Kids are exposed to the sport at an early age
After receiving a $6,000 grant in May from the United States Tennis Association to resurface the courts at 1800 Atlantic, Nicole Berger’s Paradise Tennis camps have been a big hit with local kids over the summer, including the free tennis carnival she hosted last Tuesday.
Twenty-seven junior tennis players, ages 5 to 15, of all abilities came out to try their hands at the swing. “The majority of the players had never played tennis before,” said Berger. “It was a great fun way to introduce tennis for the first time.”
Almost 20 of the tennis players came over from Bahama Village and were very eager to learn about the game. It’s a good age to learn the sport, she said. Berger started playing racquetball at 5 years old, but really got into tennis when she was old enough to ride her bike to her local tennis club around 11, spending all day hitting tennis balls. She has been teaching tennis for 14 years and moved to the Keys eight years ago.
The courts were broken up into different levels for the kids, including a red ball court for matches and practice, an orange ball court for fun games, and an obstacle course to see who could throw, kick, bounce and run through cones the quickest. The players received donated prizes, Pizza Hut pizza and drinks for participating.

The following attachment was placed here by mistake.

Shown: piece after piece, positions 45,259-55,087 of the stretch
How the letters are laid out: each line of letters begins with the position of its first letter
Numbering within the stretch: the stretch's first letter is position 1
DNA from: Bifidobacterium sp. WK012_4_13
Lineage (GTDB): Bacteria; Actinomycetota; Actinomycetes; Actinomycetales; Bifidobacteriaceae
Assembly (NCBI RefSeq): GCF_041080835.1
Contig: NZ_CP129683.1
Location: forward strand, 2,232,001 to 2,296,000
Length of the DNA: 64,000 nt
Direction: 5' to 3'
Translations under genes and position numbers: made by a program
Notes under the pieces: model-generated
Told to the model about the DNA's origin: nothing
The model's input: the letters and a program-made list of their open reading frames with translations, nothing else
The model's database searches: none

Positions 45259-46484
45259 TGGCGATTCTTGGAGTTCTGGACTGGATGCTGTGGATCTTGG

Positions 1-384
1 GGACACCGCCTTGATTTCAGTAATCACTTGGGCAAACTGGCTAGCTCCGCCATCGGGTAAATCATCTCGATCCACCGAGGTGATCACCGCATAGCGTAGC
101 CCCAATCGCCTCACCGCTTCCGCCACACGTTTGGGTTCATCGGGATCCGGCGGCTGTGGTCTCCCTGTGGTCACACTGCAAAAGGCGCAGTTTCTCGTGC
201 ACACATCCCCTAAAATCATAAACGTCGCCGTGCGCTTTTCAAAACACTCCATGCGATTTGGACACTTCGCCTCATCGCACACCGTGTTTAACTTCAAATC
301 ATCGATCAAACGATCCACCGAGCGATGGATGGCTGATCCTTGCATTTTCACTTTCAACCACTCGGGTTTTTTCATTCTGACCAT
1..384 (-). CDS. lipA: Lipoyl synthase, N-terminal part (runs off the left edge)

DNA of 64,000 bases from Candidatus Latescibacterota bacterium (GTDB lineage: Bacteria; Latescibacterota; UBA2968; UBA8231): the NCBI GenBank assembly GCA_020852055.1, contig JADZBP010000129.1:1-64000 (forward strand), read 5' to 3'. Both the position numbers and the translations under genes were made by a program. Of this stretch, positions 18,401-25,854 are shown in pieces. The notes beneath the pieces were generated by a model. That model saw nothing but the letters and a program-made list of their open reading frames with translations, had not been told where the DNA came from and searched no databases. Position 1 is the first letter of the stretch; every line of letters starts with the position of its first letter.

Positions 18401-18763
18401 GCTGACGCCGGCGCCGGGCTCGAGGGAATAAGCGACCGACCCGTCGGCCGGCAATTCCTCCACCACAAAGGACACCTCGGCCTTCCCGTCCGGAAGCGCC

“This was the first big event we’ve hosted since the court was resurfaced,” she said. “They look amazing.”
Summer tennis camps and clinics are still available for kids through July 31. The two-hour camps run Monday, Wednesday and Friday mornings for 5 to 10-year-olds from 8 to 10 a.m. and for 11-plus-year-olds from 10 a.m. to noon for $25 a day, or $120 for six classes. Fall tennis will begin again in September.
Berger can be reached at 305-395-1035 or at email@example.com. Schedules — including classes for adults like drill and play, cardio tennis, and match play — can be found at paradisetenniskeywest.com. She even offers toddler classes for children ages 18 months to 3 years old.
Nicole Berger was named the Pro of the Year for the Keys at the state United States Professional Tennis Association conference this summer. Some of her achievements include running a five-team, 60-player league that spans Duck Key to Key West; providing junior tennis programs in Marathon, Big Pine Key and Key West that serve 60 to 100 kids every year; and regularly hosting match play and charity tournaments for avid tennis players in the Keys.
“I look at my job as a way to help mold children into great citizens through the sport of tennis,” she said. “The skills they learn on the tennis court can be taken with them throughout their life.”